Home   >   NEWS & VIEWS   >   News

  • AU: Another stellar almond year

    Aug 22nd, 2016

    A report, published by Almonds Australia, shows that almonds are experiencing great success in the country. During the past five years, Australia's almond sales have increased 481 per cent and, according to the report, the nut had another stellar year from March 2015 to February 2016.

    During this time domestic almond sales increased 4 per cent, for a total of 22,905 tons, of which 21,208 tons were Australian almonds and 1707 tons were imported ­almonds.Over the past five years domestic almond sales have increased a whopping 46 per cent, with a lot of new ­almond products available.

    “The range of almond products and their versatile use, from in-shell to almond milk, saw almonds used in 297 new products appearing on Australian supermarket shelves in 2015,” the report said.“The Australian almond industry has come a very long way in a short period of time with massive ­increases in production since the planting boom of the mid-2000s.

    “In 2015, almonds’ gross value of production was more than 10 per cent of Australian horticulture’s GVP and the industry is under­going a further period of ­orchard expansion.”In 2001, the total area in Australia planted to almonds was 5232ha. That number had ­increased to 31,115ha by last year.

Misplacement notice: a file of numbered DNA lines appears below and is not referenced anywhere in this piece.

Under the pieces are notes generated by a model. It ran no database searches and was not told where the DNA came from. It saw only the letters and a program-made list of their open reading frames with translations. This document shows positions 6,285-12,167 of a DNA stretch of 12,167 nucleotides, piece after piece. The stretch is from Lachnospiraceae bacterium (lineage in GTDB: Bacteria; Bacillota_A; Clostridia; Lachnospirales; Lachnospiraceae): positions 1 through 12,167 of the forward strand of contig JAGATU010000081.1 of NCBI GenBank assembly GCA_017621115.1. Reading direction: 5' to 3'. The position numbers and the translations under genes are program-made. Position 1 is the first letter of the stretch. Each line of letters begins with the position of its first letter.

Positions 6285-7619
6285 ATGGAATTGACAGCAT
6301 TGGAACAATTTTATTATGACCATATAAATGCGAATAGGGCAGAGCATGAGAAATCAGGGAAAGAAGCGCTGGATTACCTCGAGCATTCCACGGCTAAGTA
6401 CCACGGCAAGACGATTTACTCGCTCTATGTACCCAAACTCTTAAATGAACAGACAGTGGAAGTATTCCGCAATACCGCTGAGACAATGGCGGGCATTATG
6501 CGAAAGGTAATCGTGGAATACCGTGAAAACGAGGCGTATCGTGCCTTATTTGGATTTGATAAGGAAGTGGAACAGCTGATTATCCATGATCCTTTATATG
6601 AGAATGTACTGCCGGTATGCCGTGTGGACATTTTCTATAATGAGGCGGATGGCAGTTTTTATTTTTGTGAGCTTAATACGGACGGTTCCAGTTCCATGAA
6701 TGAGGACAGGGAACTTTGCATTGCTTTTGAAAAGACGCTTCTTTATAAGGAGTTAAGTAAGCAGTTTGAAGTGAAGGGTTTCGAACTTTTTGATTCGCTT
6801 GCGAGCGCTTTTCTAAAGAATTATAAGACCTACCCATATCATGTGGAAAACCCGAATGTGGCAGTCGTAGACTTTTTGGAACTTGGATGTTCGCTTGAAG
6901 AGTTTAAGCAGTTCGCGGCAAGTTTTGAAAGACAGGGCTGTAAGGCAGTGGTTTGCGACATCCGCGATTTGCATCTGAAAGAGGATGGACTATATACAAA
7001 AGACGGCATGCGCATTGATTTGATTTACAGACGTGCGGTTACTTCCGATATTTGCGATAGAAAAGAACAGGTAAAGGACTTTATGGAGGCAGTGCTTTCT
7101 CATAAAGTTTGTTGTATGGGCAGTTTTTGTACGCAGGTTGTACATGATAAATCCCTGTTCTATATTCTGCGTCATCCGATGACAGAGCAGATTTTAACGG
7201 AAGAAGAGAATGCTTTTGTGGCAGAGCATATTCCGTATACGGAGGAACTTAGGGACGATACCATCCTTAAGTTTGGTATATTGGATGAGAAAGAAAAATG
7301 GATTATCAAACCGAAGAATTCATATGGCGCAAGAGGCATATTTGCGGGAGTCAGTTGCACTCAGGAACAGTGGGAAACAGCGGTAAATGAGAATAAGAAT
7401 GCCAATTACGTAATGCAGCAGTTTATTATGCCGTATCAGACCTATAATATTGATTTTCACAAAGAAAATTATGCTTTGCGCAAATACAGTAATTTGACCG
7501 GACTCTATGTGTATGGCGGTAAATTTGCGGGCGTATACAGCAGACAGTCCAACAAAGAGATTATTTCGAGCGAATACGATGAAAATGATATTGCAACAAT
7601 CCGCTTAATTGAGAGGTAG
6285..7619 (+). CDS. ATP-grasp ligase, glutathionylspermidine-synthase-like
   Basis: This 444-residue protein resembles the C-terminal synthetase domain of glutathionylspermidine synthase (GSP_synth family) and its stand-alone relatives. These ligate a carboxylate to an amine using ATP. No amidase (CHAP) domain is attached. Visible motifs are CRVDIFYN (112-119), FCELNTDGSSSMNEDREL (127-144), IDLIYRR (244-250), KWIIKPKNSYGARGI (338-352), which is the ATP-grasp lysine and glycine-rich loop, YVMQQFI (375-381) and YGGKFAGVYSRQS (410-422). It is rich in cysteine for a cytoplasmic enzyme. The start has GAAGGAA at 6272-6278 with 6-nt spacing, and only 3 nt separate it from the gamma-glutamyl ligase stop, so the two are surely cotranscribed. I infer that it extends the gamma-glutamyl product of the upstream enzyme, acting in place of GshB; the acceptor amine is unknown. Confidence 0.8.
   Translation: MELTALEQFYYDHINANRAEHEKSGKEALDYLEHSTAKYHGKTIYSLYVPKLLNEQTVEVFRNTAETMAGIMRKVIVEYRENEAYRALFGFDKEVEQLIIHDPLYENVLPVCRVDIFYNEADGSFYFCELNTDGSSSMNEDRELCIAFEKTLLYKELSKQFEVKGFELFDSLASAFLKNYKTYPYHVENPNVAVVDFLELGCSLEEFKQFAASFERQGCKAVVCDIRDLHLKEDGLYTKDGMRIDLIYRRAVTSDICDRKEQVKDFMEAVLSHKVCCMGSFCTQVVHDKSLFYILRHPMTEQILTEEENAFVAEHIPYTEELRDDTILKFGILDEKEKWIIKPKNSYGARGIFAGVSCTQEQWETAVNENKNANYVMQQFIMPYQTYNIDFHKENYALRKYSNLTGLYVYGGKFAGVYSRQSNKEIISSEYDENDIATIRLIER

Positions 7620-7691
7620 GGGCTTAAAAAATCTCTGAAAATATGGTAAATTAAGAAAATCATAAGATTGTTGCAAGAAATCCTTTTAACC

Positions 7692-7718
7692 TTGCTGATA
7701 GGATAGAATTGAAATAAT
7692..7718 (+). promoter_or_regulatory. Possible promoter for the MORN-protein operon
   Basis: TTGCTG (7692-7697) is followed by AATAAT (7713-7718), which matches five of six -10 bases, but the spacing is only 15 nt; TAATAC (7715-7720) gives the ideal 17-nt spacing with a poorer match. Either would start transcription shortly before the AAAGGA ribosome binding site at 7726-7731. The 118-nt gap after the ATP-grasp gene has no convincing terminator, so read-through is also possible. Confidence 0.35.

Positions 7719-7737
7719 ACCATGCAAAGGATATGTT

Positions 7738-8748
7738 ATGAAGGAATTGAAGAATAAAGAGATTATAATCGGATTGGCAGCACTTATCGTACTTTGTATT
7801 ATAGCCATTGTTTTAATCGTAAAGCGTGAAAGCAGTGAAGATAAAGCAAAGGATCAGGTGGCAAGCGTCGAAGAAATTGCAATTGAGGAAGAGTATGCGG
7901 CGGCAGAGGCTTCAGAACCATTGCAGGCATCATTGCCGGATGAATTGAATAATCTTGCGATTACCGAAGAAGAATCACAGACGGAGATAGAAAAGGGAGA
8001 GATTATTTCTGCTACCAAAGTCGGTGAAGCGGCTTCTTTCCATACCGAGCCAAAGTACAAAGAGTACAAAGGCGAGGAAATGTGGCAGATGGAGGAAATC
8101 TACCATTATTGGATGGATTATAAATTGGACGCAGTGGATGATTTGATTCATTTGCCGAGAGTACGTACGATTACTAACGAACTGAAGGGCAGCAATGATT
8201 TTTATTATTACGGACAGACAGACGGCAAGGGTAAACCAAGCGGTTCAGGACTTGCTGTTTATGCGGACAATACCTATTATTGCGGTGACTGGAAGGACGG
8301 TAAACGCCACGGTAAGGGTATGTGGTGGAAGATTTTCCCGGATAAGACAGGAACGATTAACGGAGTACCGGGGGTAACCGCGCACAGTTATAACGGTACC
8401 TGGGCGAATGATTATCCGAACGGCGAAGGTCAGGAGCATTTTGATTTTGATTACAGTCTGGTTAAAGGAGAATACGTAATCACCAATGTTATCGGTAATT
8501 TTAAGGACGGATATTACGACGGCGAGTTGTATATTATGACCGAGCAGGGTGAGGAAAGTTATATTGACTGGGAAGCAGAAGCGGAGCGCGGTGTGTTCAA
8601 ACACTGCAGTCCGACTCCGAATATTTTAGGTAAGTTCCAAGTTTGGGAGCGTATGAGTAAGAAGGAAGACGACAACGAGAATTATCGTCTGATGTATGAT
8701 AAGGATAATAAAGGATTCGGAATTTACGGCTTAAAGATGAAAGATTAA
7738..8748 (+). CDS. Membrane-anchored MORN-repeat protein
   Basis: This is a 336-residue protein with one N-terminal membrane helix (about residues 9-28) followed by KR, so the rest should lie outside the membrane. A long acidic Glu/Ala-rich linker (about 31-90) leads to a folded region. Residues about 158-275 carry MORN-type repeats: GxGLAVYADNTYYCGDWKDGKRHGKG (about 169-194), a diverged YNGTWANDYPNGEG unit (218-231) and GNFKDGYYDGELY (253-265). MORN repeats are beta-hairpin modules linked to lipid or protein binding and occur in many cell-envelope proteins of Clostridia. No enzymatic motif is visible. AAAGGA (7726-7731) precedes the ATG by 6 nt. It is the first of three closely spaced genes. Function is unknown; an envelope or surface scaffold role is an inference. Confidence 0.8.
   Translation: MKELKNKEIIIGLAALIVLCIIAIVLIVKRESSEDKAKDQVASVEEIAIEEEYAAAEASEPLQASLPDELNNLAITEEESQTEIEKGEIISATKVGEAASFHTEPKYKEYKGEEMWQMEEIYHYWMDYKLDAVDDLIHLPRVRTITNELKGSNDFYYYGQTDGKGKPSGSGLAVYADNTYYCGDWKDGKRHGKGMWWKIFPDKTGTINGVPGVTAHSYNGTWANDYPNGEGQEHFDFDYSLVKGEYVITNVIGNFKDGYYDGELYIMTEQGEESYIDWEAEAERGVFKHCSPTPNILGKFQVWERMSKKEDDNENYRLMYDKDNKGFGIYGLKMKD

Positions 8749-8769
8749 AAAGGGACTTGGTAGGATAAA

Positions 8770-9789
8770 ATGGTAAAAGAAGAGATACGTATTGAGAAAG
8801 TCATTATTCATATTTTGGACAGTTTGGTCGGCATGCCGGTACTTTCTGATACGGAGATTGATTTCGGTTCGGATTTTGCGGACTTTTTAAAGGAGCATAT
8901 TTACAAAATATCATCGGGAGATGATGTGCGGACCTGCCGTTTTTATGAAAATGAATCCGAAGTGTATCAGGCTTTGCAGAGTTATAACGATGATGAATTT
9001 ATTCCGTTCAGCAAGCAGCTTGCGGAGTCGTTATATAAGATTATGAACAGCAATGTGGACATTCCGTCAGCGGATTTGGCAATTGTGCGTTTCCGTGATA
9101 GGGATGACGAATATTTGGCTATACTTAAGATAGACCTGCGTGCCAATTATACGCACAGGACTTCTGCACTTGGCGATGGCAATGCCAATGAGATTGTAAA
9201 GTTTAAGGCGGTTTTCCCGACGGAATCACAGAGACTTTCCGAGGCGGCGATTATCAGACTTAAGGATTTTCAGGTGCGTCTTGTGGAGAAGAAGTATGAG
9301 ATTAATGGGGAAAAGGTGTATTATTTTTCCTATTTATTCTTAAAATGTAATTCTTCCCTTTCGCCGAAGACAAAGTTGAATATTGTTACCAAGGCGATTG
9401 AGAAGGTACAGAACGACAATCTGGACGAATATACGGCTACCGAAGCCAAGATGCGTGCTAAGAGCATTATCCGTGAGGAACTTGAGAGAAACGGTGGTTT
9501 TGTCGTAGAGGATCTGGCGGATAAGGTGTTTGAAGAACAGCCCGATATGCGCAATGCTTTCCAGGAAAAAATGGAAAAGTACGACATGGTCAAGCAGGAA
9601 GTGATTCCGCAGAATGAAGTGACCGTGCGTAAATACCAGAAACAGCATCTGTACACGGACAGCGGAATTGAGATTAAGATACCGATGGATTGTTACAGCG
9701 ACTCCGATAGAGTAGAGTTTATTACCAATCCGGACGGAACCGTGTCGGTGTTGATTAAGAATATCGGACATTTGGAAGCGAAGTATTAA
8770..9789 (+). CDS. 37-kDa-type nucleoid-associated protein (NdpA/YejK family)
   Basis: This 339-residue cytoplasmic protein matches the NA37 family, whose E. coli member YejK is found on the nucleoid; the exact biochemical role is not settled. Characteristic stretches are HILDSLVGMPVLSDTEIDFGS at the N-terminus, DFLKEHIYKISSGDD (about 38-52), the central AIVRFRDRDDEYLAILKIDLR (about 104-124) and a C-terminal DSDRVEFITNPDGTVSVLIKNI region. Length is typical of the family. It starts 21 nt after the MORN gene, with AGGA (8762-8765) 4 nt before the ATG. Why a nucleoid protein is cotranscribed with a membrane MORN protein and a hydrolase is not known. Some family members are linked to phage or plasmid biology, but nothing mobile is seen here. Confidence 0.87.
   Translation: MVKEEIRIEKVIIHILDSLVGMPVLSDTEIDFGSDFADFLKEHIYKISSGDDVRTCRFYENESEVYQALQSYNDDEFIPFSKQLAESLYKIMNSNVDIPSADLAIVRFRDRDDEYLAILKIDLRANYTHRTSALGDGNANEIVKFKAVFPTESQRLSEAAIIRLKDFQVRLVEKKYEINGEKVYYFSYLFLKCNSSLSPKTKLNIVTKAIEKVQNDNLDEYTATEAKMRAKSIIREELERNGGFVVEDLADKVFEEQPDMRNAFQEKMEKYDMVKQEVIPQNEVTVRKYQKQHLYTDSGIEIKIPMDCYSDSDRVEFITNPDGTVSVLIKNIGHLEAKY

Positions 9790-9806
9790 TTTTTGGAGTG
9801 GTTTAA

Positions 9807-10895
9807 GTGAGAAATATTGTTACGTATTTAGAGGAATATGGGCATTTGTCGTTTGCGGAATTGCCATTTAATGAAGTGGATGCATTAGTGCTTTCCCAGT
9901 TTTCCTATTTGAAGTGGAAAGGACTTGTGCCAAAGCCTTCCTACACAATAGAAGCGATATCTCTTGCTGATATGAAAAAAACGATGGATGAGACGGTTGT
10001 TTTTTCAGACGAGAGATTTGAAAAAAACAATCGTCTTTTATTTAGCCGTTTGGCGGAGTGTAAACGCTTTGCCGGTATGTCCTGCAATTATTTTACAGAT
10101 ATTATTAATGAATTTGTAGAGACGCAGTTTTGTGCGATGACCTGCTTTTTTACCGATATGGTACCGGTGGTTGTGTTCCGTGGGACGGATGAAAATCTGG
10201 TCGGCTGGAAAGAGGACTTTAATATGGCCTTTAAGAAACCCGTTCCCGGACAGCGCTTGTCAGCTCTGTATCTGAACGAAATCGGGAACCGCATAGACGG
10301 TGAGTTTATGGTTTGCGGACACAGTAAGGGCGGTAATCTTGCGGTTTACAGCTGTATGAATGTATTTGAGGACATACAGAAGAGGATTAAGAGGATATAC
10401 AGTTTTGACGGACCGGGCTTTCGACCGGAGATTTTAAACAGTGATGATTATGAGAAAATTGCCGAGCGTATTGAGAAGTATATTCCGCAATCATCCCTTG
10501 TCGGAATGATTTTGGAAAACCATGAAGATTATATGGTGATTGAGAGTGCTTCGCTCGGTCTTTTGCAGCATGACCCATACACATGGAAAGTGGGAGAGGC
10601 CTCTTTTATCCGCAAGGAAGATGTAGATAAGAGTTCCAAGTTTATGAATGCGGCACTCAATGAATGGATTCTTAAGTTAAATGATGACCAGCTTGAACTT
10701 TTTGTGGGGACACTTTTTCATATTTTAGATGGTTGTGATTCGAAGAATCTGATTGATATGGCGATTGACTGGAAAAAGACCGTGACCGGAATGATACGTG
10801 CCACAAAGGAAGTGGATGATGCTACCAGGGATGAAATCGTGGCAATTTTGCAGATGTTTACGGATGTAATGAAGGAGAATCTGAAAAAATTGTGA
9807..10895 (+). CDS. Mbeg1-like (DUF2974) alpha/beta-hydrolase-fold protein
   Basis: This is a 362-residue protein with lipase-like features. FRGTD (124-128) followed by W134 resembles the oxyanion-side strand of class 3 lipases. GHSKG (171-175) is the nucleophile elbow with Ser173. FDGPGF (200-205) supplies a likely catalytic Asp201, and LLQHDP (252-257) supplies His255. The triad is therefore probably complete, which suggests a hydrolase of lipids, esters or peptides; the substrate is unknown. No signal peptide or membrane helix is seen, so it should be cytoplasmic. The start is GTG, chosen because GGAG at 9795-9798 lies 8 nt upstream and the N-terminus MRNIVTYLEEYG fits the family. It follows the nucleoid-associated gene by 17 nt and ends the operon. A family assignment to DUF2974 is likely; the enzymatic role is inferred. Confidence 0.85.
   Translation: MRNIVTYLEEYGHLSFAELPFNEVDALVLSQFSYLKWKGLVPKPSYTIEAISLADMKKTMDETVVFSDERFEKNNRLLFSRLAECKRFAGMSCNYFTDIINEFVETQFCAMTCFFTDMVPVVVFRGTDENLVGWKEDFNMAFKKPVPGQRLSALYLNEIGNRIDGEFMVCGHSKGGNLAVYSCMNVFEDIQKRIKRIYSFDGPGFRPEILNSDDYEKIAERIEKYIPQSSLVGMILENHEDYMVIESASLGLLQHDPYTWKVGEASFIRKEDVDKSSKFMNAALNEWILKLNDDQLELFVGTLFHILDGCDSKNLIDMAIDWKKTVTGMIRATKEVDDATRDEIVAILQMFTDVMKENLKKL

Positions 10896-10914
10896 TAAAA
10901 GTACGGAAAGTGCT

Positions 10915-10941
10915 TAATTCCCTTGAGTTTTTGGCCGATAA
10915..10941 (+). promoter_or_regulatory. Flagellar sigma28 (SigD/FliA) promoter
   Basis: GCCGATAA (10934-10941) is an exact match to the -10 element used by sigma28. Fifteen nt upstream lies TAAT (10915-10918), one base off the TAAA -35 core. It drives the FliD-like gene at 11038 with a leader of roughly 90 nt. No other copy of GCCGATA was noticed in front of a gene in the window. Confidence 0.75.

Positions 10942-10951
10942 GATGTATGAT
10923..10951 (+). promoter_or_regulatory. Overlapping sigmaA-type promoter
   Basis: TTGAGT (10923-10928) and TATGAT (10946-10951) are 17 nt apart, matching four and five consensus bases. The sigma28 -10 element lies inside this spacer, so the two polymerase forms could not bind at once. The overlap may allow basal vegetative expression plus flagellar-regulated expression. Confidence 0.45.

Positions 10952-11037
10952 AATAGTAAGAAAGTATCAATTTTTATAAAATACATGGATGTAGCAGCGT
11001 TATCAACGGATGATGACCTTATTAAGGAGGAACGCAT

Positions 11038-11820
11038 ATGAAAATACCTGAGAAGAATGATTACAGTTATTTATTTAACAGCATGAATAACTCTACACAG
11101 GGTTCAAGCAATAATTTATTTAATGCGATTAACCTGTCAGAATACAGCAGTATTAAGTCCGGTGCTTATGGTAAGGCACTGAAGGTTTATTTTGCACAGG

There are about 150 growers in Australia and 68 per cent have properties that are less than 50ha.The Sunraysia district is where the majority of Australia’s almonds are grown, home to 64 per cent of the ­plantations, followed by the Riverland in South Australia with 20 per cent, the Riverina in NSW with 12 per cent, the Swan Region in Western Australia with 2 per cent and Adelaide Plains in SA, also with 2 per cent.

    For every ton of ­almonds sold in Australia, nearly three tons are ­exported.Australia exports almonds to 50 countries and in 2015 they were valued at $739 million.

    Europe is Australia’s largest export market accounting for 40 per cent, while the Middle East accounts for 11 per cent.“India remained our largest export destination and free trade agreements with Japan, Korea and China ­assisted sales to these countries,” the report said.

    “With their dynamic economies and large populations of increasingly prosperous and health conscious consumers, Indian and Asian markets will continue to ­import more almonds well into the future.”